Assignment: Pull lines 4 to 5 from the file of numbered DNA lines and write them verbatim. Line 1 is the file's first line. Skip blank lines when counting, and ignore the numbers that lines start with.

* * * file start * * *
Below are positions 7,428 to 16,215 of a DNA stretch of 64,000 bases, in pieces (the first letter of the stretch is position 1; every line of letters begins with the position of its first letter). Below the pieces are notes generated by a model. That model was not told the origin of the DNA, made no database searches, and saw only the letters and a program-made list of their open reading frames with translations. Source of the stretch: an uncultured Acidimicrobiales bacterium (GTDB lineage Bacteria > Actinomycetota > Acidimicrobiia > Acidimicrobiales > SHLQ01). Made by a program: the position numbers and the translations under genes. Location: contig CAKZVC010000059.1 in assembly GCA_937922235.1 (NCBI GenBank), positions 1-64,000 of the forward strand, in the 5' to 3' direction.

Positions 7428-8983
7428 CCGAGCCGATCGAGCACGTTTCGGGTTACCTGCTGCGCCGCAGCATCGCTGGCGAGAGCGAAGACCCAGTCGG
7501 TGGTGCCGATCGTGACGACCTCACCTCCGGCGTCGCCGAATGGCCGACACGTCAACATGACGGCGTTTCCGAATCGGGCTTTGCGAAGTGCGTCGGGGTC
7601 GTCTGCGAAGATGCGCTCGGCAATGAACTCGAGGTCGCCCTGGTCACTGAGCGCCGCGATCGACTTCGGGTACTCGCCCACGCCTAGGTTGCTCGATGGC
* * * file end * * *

7501 TGGTGCCGATCGTGACGACCTCACCTCCGGCGTCGCCGAATGGCCGACACGTCAACATGACGGCGTTTCCGAATCGGGCTTTGCGAAGTGCGTCGGGGTC
7601 GTCTGCGAAGATGCGCTCGGCAATGAACTCGAGGTCGCCCTGGTCACTGAGCGCCGCGATCGACTTCGGGTACTCGCCCACGCCTAGGTTGCTCGATGGC